And since 2002 Utterance has gone leaps and bounds to make sure that the Pacific Northwest knows that Tacoma will be heard.
Utterance is on a mission to change not just the face of heavy metal, but rock music as a whole.
Utterance wishes to achieve nation and international success, and show the world that Tacoma, Washington has a place on the map of Rock and Roll.
www.myspace.com /utterance   (832 words)

 HLW: Word Meanings: Deixis and Person
An utterance needs to be distinguished from a particular word, phrase, or sentence because an utterance has an utterance context, a particular Speaker, Hearer, time, and place, in addition a linguistic form.
The word form, you, is part of the form of the utterance and is joined by the meaning arrow to the role of Hearer rather than to a particular individual (as for proper nouns) or a category (as for common nouns).
There are question marks in the Location and Time roles because we don't know what these are, and the number at the end of "utterance" is meant to indicate that this a particular utterance, not the general prototype for utterances shown in the previous two figures.
www.indiana.edu /~hlw/Meaning/deixis.html   (1805 words)

 Excited Utterance Exception   (Site not responding. Last check: )
An excited utterance is one "made under stress of excitement caused by an external event, and not the product of studied reflection and possible fabrication." People v Johnson __ NY2d __, 2003 WL 22989706 (2003).
Judge Smith argued that the hearsay evidence had insufficient indications of trustworthiness; the error was not harmless beyond a reasonable doubt, according to the dissent.
In a federal habeas corpus proceeding that reviewed a state conviction for aggravated assault, the federal appeals court found constitutional error to be not harmless, and granted the writ.
www.mcacp.org /issue50.htm   (883 words)

 Speech acts (Keith Allan, 1998) - Linguistics at Monash   (Site not responding. Last check: )
We recognize utterance acts, even in a language that is completely unknown to us, in which we cannot distinguish the sentences used, and what Speaker's message is. We do this on the basis of brute perception: by hearing the utterance spoken, seeing it signed or written, or feeling it impressed in braille.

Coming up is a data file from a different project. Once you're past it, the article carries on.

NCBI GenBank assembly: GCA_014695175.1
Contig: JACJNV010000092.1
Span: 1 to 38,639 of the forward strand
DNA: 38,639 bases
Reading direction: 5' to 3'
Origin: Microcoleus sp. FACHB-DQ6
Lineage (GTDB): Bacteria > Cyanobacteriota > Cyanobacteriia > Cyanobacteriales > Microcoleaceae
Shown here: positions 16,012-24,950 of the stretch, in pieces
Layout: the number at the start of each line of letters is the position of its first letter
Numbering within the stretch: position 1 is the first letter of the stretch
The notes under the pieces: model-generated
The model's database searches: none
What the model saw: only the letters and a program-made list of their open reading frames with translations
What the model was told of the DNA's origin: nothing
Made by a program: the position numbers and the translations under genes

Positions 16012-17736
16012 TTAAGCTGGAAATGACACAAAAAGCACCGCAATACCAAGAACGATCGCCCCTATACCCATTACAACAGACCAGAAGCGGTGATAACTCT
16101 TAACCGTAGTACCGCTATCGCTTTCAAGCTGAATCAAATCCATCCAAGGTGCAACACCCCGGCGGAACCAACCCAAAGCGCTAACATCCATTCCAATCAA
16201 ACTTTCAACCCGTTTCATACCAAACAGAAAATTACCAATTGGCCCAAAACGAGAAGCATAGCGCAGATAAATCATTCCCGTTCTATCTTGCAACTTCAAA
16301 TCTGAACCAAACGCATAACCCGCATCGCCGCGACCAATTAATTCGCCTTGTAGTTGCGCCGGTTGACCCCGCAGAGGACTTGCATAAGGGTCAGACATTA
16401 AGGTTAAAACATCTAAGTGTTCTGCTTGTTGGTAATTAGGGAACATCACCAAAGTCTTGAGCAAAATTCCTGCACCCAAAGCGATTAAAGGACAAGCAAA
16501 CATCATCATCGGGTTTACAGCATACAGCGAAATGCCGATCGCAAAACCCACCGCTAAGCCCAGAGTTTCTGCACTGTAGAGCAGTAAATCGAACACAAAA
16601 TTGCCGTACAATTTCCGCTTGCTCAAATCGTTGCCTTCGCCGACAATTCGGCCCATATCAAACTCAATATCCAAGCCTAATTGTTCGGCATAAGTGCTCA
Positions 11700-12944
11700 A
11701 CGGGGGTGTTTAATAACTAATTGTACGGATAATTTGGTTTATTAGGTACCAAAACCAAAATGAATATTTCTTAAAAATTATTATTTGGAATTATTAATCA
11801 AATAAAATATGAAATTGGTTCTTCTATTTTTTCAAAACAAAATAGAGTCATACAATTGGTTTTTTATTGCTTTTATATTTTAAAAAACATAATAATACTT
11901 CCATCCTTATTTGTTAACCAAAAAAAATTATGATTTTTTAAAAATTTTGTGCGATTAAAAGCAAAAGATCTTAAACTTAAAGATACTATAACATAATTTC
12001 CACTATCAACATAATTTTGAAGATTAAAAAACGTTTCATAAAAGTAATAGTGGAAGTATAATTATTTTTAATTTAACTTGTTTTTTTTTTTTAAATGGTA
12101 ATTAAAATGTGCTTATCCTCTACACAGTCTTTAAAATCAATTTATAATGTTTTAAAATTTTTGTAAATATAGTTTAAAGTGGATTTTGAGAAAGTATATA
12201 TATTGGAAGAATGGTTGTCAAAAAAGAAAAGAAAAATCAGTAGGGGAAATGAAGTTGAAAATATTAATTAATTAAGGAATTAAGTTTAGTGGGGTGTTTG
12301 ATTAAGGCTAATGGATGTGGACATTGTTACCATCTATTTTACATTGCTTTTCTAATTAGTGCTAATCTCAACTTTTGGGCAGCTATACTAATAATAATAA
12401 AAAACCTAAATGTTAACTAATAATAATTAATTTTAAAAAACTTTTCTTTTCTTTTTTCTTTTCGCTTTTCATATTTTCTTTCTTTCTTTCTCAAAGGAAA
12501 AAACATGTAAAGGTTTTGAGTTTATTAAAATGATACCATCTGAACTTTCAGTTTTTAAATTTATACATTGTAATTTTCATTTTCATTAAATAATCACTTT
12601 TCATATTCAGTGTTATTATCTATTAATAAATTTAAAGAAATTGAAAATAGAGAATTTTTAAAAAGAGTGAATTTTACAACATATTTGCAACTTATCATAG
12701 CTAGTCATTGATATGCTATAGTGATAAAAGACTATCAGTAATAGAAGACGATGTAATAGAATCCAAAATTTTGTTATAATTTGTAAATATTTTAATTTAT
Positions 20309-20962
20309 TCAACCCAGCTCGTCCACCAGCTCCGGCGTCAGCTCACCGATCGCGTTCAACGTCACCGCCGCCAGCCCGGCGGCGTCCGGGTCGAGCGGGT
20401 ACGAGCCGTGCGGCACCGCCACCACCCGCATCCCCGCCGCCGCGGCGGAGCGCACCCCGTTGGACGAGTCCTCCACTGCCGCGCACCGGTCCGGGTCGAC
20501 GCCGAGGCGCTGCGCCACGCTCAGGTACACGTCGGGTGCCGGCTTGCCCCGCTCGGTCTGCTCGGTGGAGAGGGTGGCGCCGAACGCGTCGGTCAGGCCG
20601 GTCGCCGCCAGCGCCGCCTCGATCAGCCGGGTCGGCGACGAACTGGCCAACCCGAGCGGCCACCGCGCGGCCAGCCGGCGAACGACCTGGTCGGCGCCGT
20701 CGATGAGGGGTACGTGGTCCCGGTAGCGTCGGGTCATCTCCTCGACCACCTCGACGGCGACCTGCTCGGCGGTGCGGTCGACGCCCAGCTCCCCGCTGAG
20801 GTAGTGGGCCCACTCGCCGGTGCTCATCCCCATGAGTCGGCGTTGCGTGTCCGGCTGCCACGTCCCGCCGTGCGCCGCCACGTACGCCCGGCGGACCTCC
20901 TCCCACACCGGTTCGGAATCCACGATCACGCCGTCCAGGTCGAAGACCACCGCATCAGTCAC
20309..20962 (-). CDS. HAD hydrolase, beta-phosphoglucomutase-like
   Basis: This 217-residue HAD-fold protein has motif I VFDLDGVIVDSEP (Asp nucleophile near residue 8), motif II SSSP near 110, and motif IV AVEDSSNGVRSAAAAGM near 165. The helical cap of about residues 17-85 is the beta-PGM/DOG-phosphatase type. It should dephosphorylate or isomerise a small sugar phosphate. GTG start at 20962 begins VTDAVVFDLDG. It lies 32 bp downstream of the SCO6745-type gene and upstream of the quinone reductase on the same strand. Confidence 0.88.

Speaker reflexively intends the utterance to be taken as a reason for Hearer to believe that Speaker does not believe that Φ and Speaker reflexively intends Hearer to consider the implications of Φ in a world in which it IS the case that Φ.
The illocutionary point of any utterance is discovered by an inferential process that attends to Speaker's tone of voice and the context of utterance, knowledge of the language itself and of conversational conventions, and perhaps general encyclopedic knowledge.
www.arts.monash.edu /ling/staff/allan/papers/speech_acts.html   (14741 words)

 Stef Slembrouck (1998-2004) - WHAT IS MEANT BY DISCOURSE ANALYSIS?
utterances which are neither true or false but which bring about a particular social effect by being uttered (e.g.
Further on in his essay, Austin abandons the distinction between constatives and performatives and replaced it by (i) a new distinction between three different "aspects" of an utterance against the background of (ii) a generalised claim that all utterances are really performatives.
According to Derrida, the force of an utterance is already there in the locution and we never succeed in strictly separating force from meaning: meanings have force and forces have meaning.
bank.rug.ac.be /da/da.htm   (13759 words)

 purevolume™ | A Cassandra Utterance U.S.
A Cassandra Utterance U.S. hasn't posted a blog yet.
A Cassandra Utterance U.S. hasn't posted any shows yet.
All songs, lyrics and pictures © A Cassandra Utterance U.S..
www.purevolume.com /acassandrautteranceus   (120 words)